Housing

Conversations around public housing have been largely focused on low-income housing and housing for the poor. Indeed, the biggest beneficiaries of public housing are and always will be those who may not be able to afford private housing. However, American public housing is an unmitigated disaster. Reforming and growing our public housing to levels present in almost all other developed countries is essential for solving our homelessness and houselessness crisis. As always, creating a universal program is best for political and practical purposes; but, universal housing is simply unpractical. Our solution, therefore, is a hybrid system. 

We believe that the best way to solve the housing, homelessness and houselessness crisis is to build high-quality and dense public housing where all Americans are eligible to live in, but where the tenant's rent varies by their income and assets. Essentially, while everyone gets access to the same housing, not everyone pays the same for that housing. Rich tenants in public housing would be paying more, and less fortunate tenants would be paying less. It is a progressive rent system intended to provide housing opportunity for all.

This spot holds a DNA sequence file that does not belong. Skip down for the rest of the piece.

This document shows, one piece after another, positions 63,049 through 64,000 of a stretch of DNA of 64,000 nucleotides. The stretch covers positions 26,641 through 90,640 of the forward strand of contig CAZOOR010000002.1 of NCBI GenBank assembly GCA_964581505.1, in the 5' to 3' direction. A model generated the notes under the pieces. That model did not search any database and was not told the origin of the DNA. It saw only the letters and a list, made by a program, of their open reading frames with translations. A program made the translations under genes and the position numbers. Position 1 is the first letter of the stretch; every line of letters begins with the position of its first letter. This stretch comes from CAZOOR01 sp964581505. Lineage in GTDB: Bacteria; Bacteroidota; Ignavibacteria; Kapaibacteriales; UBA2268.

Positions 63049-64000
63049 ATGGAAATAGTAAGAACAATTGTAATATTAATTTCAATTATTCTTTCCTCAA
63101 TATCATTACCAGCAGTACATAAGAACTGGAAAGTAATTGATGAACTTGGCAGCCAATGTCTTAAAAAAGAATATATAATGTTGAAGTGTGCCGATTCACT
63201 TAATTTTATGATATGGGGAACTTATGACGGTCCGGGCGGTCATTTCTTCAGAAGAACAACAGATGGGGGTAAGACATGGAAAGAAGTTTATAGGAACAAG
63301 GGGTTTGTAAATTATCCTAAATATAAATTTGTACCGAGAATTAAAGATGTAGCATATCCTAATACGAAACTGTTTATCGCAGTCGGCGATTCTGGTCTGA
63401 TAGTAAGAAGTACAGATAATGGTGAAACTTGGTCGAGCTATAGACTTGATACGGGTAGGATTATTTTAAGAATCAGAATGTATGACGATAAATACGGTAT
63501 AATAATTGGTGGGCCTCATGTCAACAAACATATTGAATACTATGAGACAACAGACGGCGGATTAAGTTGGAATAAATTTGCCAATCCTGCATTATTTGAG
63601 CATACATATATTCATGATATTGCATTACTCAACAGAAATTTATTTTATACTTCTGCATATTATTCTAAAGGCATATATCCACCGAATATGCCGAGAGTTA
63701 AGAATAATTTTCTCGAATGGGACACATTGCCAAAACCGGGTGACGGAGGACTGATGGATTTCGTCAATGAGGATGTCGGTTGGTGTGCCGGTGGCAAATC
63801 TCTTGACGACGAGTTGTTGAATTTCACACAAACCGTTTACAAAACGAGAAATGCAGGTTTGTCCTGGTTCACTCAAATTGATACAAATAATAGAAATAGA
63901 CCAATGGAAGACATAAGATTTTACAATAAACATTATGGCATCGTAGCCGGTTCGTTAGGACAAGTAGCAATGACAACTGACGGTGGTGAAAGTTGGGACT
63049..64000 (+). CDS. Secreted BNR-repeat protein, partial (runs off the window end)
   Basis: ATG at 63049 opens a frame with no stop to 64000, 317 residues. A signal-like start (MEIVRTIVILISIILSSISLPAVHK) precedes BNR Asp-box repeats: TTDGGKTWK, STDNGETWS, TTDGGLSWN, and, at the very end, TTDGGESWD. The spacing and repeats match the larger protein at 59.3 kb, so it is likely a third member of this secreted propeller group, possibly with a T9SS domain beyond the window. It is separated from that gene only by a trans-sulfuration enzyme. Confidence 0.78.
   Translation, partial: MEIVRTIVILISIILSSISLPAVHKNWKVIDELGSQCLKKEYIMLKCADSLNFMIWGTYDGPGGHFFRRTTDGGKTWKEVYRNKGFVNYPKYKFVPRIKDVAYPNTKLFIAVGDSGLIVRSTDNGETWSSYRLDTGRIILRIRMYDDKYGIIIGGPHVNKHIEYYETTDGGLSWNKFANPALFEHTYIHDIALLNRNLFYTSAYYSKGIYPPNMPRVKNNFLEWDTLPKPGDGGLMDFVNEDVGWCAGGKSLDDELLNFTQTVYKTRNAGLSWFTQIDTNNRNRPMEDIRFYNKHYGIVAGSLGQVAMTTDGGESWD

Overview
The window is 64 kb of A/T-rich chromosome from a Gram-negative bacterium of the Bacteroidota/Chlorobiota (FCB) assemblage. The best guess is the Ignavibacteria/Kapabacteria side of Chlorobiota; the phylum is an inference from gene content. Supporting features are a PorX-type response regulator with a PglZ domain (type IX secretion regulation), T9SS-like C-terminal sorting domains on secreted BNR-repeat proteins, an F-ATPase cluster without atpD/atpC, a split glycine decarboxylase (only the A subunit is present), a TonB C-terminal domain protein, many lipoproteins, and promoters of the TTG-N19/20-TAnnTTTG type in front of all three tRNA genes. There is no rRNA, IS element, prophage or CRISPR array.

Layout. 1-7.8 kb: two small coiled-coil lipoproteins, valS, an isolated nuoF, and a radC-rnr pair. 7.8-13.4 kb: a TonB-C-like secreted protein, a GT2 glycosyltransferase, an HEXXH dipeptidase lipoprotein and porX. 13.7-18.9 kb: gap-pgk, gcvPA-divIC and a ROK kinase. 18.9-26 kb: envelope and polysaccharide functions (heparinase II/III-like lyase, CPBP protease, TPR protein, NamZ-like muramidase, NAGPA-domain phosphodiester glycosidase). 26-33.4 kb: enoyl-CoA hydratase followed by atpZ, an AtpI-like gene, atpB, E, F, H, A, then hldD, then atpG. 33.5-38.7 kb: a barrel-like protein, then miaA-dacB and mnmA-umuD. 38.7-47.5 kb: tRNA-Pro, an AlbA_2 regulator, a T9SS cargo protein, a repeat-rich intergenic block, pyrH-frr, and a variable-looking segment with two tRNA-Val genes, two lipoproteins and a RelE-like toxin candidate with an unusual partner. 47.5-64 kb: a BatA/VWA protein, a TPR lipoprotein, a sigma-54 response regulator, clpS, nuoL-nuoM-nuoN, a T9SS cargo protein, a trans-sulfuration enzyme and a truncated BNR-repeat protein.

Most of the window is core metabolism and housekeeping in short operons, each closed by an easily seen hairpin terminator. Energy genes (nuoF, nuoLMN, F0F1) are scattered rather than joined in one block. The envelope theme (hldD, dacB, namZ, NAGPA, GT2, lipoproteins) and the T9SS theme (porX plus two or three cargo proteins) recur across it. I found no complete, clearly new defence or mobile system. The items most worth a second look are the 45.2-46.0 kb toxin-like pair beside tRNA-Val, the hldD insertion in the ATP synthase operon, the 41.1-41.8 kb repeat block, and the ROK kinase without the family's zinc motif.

Of course, such a robust public housing apparatus would require two more elements: first, it needs to be built to a high enough of a standard as to attract some higher-paid tenants, and second, it needs to be paired with robust development of private housing so that the number of higher-paid tenants does not exceed the number of lower-income tenants. It is a difficult balancing act, but one that is necessary for accomplishing our goal of having no Americans left on the streets.